What are we even doing? This is not making me happy. You’re not happy.

You don’t like me. I can feel that. I’m not blind. Jesus. We’re like business associates. We’re like brother and sister. There’s no passion there.

The same character then asks/wonders aloud:

Would we even still be together if I didn’t get pregnant fourteen years ago?

To which her husband remains silent.

But! the wrench must be thrown out and the mill kept churning, because if people extricate themselves from their inter-reactive drama, business will fold. Quick — and here’s where the money-by-mediocrity comes in — quick, return to the overarching portrayal of a world with underlying channels of silent, tense compromise: where the protagonist couple convince themselves (and try to persuade the audience) that they really do love each other and will try to make it work. However, it’s obvious to objective viewers, or the children and even friends of similar real-world couples, that these two need to run from each other and toward their own true selves. The actors themselves — and it’s evident — know they can’t fully inhabit their roles when their characters have this change of heart or inner epiphany that, despite all the raw and sour truths they exposed, say they love each other. They, the actors, don’t fully buy it, but it’s a movie — it’s Hollywood, it’s the Apatow brand — and it’s bought them.

Just as damning are the excessive use of those jagged expletives, the dehumanizing and dangerous stereotypes, the sex innuendos (= porn) and even sex acts in the near-presence of young children — actors, yes, but children nonetheless — there’s something not good and wrong about all these. Apatow and Leslie Mann’s two young children sometimes feature in his films. Wouldn’t any kid would want to watch the films they, or their parents, feature in?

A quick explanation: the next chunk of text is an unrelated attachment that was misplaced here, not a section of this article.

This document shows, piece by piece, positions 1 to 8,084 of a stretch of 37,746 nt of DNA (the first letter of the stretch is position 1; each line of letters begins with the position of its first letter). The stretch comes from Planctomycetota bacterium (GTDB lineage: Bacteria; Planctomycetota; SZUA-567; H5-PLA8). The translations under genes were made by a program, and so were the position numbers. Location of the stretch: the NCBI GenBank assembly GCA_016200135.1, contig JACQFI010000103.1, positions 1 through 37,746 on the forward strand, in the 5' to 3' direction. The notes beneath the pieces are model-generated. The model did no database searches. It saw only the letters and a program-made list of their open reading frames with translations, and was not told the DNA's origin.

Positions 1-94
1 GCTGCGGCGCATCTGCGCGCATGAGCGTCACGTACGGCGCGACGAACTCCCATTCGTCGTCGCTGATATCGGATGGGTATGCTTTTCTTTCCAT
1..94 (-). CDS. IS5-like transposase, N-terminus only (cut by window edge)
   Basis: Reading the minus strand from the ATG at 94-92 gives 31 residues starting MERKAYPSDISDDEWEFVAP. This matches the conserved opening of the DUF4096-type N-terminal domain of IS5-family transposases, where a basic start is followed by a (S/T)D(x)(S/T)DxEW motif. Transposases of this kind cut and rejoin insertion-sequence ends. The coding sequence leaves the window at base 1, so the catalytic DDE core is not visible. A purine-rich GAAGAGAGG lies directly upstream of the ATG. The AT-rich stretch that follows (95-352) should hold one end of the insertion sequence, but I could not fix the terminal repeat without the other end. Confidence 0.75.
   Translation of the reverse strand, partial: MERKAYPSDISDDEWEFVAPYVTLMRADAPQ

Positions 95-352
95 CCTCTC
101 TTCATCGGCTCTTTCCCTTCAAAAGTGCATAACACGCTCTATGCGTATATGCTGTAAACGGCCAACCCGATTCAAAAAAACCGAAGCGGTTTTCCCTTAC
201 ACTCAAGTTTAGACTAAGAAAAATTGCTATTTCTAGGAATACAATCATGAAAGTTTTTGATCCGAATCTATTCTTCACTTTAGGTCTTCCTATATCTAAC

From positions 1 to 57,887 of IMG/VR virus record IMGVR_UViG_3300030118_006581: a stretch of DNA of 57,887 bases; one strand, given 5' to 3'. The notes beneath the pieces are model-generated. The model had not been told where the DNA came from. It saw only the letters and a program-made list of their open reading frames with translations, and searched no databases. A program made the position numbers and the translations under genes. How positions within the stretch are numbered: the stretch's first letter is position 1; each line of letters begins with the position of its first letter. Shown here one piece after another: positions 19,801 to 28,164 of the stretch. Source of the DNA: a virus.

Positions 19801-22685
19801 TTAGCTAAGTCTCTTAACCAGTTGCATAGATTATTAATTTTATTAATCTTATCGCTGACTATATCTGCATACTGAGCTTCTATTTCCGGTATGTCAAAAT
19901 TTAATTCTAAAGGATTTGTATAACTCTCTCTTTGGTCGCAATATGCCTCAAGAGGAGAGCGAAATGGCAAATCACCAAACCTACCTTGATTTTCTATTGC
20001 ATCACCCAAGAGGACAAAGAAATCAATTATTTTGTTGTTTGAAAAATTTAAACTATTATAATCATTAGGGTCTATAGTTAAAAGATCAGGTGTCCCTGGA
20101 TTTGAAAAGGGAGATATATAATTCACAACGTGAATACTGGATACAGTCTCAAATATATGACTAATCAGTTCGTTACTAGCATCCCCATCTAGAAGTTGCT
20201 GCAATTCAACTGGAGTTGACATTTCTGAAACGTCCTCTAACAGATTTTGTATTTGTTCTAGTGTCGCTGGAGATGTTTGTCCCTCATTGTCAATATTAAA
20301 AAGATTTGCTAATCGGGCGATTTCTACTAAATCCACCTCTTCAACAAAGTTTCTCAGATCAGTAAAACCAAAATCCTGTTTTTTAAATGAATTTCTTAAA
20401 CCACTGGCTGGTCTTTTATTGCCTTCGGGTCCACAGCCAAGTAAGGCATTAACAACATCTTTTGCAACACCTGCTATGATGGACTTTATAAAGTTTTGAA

Entertainment Weekly decided that the Smartest Person in Hollywood is Judd Apatow. Again, the publication’s acronym – EW – rings right.

Tristan Marajh is a guest contributor for the magazine.


[1] Which, by juxtaposition, is often for the unspoken but decipherable purpose of sweetening the implied “Jewishness” represented by the more endearing characters.

[2] Some examples of this: “Go fuck a goat!” says one SmartTech employee in The 40 Year-Old Virgin to another, to which the latter responds in disturbed repulsion: “Why you always tellin’ me to go fuck a goat, man?!” The implication here is, of course, that it’s not an unusual occurrence for members of the initial employee’s perceived background to have sex with to goats. In another example, in the same film, one employee asks another: “When your baby is born, is it already on parole?” Of course, protagonist Andy and the other light-skinned lackies are above — and evolved beyond, or at least aloof from — all that. Let the ‘minorities’ sort themselves out with each other.